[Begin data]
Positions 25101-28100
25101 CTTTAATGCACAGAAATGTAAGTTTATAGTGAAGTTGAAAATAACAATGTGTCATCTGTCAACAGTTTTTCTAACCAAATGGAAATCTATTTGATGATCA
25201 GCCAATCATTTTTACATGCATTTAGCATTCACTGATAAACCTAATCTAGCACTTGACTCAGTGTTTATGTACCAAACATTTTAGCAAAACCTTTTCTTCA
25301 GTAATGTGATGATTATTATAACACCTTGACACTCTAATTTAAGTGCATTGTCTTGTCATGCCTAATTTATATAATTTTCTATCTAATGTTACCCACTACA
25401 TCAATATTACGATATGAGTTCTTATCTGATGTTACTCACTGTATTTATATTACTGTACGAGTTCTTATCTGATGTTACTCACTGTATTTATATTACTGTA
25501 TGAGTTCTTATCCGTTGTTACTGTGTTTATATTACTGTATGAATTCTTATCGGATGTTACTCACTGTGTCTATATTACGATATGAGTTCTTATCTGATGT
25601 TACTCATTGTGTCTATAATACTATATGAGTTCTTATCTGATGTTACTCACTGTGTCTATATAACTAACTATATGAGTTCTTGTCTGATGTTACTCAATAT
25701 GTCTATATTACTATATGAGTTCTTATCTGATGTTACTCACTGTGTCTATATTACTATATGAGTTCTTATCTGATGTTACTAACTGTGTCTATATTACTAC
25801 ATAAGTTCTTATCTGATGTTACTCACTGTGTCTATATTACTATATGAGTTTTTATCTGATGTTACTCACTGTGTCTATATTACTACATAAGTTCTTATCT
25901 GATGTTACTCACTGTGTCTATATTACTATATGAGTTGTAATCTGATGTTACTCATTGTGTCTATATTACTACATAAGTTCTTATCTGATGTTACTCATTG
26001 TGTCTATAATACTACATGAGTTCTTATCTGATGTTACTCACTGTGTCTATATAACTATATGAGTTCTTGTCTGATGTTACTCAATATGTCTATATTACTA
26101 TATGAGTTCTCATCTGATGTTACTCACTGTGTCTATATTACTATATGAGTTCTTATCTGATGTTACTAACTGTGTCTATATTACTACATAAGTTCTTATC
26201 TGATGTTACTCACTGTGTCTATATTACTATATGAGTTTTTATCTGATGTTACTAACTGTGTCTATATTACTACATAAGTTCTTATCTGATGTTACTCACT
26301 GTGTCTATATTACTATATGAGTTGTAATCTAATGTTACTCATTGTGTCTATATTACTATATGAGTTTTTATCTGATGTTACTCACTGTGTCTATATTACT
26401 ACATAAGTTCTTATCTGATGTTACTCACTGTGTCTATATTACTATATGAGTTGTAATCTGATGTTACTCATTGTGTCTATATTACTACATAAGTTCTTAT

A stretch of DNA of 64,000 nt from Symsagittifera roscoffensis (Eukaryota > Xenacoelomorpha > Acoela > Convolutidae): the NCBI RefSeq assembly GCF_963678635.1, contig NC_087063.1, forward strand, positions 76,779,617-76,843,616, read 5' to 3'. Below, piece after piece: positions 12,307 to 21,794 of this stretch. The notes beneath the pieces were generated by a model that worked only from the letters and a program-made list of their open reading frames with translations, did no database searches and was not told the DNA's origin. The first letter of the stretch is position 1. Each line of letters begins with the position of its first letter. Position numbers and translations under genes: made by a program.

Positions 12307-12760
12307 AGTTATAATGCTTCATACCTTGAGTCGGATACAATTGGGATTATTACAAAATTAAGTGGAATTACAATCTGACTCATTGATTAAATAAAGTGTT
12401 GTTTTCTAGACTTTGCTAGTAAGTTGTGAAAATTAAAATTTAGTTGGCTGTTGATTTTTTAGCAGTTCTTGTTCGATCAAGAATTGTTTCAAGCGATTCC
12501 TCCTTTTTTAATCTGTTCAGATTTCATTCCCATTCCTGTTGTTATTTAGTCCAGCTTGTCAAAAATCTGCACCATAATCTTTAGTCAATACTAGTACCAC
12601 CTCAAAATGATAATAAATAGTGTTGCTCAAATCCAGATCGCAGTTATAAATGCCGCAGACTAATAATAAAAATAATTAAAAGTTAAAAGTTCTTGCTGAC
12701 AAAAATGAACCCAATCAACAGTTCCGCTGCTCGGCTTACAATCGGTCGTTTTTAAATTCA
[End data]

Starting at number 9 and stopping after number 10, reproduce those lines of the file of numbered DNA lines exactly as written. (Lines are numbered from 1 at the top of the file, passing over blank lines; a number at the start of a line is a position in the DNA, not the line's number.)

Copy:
25801 ATAAGTTCTTATCTGATGTTACTCACTGTGTCTATATTACTATATGAGTTTTTATCTGATGTTACTCACTGTGTCTATATTACTACATAAGTTCTTATCT
25901 GATGTTACTCACTGTGTCTATATTACTATATGAGTTGTAATCTGATGTTACTCATTGTGTCTATATTACTACATAAGTTCTTATCTGATGTTACTCATTG